The significance of the psychrotrophic foodborne pathogen, L. monocytogenes in the egg industry requires considerable investigation as the industry continues to diversify its product range to include minimally processed products retailed under cold storage.
In this study, a comparative evaluation of standard methodologies, frequently used to detect L. monocytogenes in dairy and meat products, was undertaken to determine their suitability for recovery and isolation of non-stressed and heat-stressed L. monocytogenes in various egg products. The modified USDA protocol utilising UVM I and Fraser broths for enrichment followed by isolation on Oxford or PALCAM agars proved to be the most effective and robust procedure for recovery of stressed and non-stressed L. monocytogenes from raw liquid whole egg, pasteurised liquid whole egg, sugared yolk and albumen.
Due to the psychrotrophic nature of L. monocytogenes and its ability to withstand adverse environmental conditions, the survival of L. monocytogenes during frozen and chilled storage in various egg products was examined. Another behavioural aspect studied was the heat resistance of L. monocytogenes in pasteurised liquid whole egg and sugared yolk before and after a heat shock process.
L. monocytogenes survived the short (two day) chilled shelf life of all the products and nine months of frozen storage in all the egg products except albumen. The determined heat resistance of L. monocytogenes indicated the adequacy of the industrial pasteurisation regimes used for liquid whole egg and sugared yolk. A marginal heat shock response was observed amongst tempered L. monocytogenes cells in sugared yolk.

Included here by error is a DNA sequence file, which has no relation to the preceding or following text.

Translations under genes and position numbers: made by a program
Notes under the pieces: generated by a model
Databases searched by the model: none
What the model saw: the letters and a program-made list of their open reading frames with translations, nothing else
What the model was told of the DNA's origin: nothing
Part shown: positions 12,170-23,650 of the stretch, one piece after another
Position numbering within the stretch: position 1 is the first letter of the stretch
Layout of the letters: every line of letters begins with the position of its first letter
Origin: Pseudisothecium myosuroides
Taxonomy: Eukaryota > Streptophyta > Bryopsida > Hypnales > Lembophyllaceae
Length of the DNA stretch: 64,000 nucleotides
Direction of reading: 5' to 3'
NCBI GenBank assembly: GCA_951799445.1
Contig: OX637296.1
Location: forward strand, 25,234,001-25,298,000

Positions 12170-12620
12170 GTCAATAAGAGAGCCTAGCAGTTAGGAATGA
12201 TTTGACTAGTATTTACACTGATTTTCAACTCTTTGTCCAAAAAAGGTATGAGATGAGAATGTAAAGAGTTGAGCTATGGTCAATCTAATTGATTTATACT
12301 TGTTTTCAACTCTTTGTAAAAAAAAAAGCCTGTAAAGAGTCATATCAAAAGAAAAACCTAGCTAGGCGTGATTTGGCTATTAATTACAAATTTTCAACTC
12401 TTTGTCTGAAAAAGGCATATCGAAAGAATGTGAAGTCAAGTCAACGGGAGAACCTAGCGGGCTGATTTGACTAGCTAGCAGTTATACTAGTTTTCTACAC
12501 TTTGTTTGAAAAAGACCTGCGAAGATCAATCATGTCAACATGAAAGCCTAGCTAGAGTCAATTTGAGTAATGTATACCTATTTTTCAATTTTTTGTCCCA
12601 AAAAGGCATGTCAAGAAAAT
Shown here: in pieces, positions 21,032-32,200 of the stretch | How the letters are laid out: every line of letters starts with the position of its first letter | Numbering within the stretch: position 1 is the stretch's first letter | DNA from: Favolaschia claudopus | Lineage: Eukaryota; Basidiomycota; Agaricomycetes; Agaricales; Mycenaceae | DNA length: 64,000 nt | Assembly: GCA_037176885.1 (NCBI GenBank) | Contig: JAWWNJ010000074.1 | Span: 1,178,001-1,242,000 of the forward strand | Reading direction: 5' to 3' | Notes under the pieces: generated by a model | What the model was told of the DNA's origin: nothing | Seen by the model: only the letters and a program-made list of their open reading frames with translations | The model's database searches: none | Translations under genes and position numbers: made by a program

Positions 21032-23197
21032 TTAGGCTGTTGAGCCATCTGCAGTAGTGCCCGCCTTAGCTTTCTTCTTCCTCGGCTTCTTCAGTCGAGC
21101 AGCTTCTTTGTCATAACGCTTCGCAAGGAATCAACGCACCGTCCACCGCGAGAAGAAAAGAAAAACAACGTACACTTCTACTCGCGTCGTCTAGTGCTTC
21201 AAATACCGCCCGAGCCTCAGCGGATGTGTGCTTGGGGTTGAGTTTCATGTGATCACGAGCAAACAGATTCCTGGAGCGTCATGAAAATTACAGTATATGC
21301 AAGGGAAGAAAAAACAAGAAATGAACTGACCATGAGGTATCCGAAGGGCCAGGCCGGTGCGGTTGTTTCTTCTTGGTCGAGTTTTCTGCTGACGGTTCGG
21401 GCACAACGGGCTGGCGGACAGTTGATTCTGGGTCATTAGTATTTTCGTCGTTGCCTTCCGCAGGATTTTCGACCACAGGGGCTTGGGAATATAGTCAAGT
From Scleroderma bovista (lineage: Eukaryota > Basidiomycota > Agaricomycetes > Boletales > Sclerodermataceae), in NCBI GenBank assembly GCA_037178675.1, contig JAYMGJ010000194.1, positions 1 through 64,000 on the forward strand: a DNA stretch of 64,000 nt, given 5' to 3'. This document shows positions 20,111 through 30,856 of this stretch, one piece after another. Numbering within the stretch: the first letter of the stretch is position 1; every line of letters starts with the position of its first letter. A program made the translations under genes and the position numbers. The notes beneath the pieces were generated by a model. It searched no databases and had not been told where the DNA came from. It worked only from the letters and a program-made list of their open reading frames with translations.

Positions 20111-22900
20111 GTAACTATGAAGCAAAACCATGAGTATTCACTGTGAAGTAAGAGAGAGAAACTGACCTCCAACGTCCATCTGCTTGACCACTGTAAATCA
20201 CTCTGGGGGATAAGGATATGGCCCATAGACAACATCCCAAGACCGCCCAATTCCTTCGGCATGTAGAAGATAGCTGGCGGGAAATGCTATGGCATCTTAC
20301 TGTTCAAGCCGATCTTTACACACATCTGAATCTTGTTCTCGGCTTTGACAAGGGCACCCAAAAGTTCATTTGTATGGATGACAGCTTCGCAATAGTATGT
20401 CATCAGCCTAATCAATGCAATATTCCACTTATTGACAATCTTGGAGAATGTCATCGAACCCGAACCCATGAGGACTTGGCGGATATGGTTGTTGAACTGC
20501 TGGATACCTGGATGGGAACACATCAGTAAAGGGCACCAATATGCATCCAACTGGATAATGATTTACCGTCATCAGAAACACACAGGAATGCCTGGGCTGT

Finally, a study was undertaken to
determine the prevalence of Listeria spp. at the egg farm, in products at different stages of processing and in the factory environment. The isolates were ribotyped to identify sources of contamination within the processing environment. L. monocytogenes was detected in one product (shelled egg) however, L. innocua was readily isolated from the farm to factory environment. Farm producer pulp was the main external source of contamination while transmission within the processing environment was via floor drains and mobile factory equipment. The low prevalence of L. monocytogenes throughout the egg processing environment indicated this microorganism was not a significant threat to the egg industry. However, the observed ability of L. monocytogenes to survive environmental stresses (i.e. frozen and chilled storage) common to the manufacture of egg products and the ubiquitous presence of
Listeria spp. (i.e. L. innocua) in the production environment, dictates the need for a risk management approach by the egg industry to ensure Listeria- free products.